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Thread: Dai-Teikokushin

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  1. #1

    Wip Dai-Teikokushin

    Hi, I've been lurking every now and then on this forum, and finally decided to come on and share something I made; this is my first (semi) serious attempt at map-making and would enjoy some feedback from people with more (or less) experience than myself. It isn't finished yet, and I'm pretty open to changing things (within my ability to do so).

    The following maps show the Empire of Dai-Teikokushin; a nation loosely based on feudal Japan (though the various names are designed to sound Japanese, they're mostly pure fantasy with some actual words but no doubt poor grammar thrown in).

    The main island chain:
    Click image for larger version. 

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    The political divisions (and also the names of the major islands):
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    The cultural borders:
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  2. #2
    Guild Journeyer Gracious Donor
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    Wow, that's pretty impressive for a first map! I like that you distinguish between political and cultural borders.

    At first glance (on my smartphone right before sleeping and being very tired) your maps look solid. Good choice of colours, nice mountains... I'd like to see a merged version of geography and political/cultural maps, since geography is a big influence on those.

    Also, of course, officially welcome on the forums! Plus have some rep for jumping in with a map!

  3. #3
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    Weird land forms, but they do work with the map, specially on the political and cultural ones.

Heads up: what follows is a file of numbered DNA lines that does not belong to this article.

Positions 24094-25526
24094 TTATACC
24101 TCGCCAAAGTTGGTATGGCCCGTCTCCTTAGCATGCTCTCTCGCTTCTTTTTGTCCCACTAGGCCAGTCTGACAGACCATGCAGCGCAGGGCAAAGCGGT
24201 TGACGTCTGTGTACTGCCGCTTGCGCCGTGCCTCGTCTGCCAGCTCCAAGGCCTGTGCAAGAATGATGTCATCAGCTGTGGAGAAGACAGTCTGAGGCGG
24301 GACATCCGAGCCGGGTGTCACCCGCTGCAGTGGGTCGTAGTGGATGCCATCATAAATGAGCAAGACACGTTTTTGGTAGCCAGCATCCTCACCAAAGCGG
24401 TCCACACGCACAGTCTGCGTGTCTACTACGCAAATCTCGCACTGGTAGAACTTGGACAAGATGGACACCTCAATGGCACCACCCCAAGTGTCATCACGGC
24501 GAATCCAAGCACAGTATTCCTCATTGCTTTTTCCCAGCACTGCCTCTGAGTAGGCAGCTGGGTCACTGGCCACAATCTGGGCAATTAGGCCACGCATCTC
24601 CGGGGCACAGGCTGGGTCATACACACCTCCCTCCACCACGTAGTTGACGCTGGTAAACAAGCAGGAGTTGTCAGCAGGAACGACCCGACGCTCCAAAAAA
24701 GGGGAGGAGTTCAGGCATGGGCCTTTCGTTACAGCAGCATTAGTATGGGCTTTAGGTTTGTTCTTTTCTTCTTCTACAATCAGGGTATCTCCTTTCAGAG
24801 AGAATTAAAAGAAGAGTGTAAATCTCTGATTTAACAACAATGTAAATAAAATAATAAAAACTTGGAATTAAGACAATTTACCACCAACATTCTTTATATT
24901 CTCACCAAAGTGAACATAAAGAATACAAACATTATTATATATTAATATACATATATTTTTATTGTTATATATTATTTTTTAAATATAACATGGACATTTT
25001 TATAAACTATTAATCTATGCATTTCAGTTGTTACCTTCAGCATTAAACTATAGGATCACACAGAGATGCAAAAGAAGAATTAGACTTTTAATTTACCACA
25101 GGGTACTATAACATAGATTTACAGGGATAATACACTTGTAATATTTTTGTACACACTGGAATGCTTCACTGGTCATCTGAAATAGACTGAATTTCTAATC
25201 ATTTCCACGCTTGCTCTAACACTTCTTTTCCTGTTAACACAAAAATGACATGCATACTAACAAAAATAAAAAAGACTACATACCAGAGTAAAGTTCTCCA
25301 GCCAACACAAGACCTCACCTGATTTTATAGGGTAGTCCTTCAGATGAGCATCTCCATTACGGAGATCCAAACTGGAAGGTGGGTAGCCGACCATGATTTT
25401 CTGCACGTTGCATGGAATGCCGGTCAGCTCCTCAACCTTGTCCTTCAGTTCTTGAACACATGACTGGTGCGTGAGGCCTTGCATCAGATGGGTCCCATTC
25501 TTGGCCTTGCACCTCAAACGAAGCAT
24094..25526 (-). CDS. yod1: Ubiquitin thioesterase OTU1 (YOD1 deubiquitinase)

I like your take on sea coloring - it's pretty vibrant/eletric and works well with the solid color of the political entities. Not so well on a "sort of satellite view" like your geographical map.

    Awesome start! welcome

  4. #4

  5. #5

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    Added a political and cultural map with geographical features, a bit half-assed:

    Click image for larger version. 

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    Click image for larger version. 

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  6. #6

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    Thanks for the comments guys. I made a slight update with some additional details on the forests and mountains:
    Click image for larger version. 

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    Quote Originally Posted by Llannagh View Post
    I'd like to see a merged version of geography and political/cultural maps, since geography is a big influence on those.
    I'll have to work on that.

    Quote Originally Posted by Pixie View Post
    I like your take on sea coloring - it's pretty vibrant/eletric and works well with the solid color of the political entities. Not so well on a "sort of satellite view" like your geographical map.
    Not sure if I can agree on them not working on the geographical map; I originally had a much lighter outer sea and that worked fairly well, but I feel like the contrast works better on this version. I'm open to suggestions however.

  7. #7
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    That's really beautiful work, and very impressive cultural 'feel'. The only nitpick I have is that in a couple of places your rivers are doing impossible things, like flowing from ocean to ocean or splitting apart instead of joining.
    "I like a look of agony, because I know it's true."

    -Emily Dickinson

  8. #8

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    I agree with Diamond about the rivers. The other nitpicks I have are that some of your political borders are very straight-edged, which is normal in a modern setting, but less likely in a feudal Japanese one. Also, some of your cultural depictions, while not necessarily implausible, might raise eyebrows. For example, the enclave of Makanatari on the island of Zaisuke seems odd, unless you have an in-world explanation. There are a few other minor nitpicks I could mention, but I won't right now.